How Sleep Trackers Work

This content was created by the National Sleep Foundation

Find out how these digital devices spy on you while you snooze.

You might think that if you got eight hours of sleep last night, you're golden. But that's not necessarily the case. So much more goes into measuring a successful night of zzz’s than just the number of hours that you have your eyes closed. In other words, it's not just about quantity of sleep—it's also about quality of sleep. Other important measures that affect how well you sleep, for example, include how often you toss and turn, how many times you wake up during the night, how many cycles of sleep you get, and more.

A bunch of new digital devices on the market are claiming to help you better understand these factors, so you can get a sharper picture of the quality of sleep that you're getting. But, how, exactly, are they measuring this?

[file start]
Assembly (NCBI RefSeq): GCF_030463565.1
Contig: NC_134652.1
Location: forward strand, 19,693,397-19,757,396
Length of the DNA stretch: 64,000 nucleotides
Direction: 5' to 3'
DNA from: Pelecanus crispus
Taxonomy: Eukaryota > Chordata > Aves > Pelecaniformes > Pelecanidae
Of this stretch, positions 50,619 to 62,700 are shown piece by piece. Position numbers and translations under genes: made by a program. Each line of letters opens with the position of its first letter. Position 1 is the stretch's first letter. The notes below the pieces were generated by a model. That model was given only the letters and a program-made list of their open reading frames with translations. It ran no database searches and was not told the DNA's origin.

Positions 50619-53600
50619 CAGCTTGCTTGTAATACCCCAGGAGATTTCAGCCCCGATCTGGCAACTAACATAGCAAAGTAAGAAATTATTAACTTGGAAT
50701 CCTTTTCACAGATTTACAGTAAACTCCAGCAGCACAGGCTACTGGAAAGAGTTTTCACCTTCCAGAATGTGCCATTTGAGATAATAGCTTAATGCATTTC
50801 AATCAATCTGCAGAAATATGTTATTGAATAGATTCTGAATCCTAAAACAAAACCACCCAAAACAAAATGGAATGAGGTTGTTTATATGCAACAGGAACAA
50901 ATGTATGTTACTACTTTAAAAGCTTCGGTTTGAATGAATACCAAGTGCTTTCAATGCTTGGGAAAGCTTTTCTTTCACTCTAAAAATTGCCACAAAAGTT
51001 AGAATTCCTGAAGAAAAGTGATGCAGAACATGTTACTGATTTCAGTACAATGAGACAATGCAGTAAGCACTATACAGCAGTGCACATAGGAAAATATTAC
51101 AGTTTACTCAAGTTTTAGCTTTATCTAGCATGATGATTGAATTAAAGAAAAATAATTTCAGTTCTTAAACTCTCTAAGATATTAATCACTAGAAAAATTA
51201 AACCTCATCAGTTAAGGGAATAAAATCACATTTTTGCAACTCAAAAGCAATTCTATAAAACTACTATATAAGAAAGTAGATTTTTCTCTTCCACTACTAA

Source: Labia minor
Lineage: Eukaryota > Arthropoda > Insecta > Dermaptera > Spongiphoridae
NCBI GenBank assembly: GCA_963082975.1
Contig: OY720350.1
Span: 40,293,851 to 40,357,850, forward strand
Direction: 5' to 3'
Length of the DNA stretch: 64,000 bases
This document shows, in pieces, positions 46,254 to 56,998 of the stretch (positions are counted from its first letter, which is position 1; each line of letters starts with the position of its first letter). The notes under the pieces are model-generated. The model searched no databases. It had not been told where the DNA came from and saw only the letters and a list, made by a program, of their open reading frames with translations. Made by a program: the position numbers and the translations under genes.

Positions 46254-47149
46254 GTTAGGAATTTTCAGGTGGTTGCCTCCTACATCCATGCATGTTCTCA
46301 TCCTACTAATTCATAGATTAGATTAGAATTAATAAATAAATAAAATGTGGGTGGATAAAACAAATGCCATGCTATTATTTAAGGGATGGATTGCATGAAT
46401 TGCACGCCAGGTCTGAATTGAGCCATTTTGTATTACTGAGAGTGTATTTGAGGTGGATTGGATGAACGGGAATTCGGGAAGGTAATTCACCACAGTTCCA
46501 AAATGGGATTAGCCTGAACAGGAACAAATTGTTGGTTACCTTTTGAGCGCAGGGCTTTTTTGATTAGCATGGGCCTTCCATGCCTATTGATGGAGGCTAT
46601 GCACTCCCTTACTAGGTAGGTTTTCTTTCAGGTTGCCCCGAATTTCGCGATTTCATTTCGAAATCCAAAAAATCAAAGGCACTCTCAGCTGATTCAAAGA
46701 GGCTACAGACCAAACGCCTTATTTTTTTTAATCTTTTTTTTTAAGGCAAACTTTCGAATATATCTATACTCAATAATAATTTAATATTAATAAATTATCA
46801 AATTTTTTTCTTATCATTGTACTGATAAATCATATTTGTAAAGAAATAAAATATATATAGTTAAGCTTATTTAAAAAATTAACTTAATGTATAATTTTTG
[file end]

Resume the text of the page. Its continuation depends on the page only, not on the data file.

Enter: The Accelerometer

Most sleep trackers measure your sleep quantity and quality using something called an accelerometer (otherwise known as a small motion detector). The accelerometer is part of one approach to sleep research known as actigraphy, which measures one metric of sleep—your movement—rather than measuring multiple variables at once.

Sleep quality has traditionally been tested using an approach called polysomnography, which involves going to a lab and having over 20 wires attached to you while you snooze. This tactic measures breathing, heart rate, eye movement, and more.

Which is more accurate? The jury is still out. Some experts claim that actigraphy isn't quite as accurate, since it measures only a fraction of what polysomnography measures. But others argue that even if polysomnography measurements are more accurate, people aren't likely to sleep the way that they normally do when they're in a lab, rather than their own beds.

The bottom line: If you're considering using a one, read about the latest sleep trackers to see which kind suits you best and interpret any readings that you get with a grain of salt.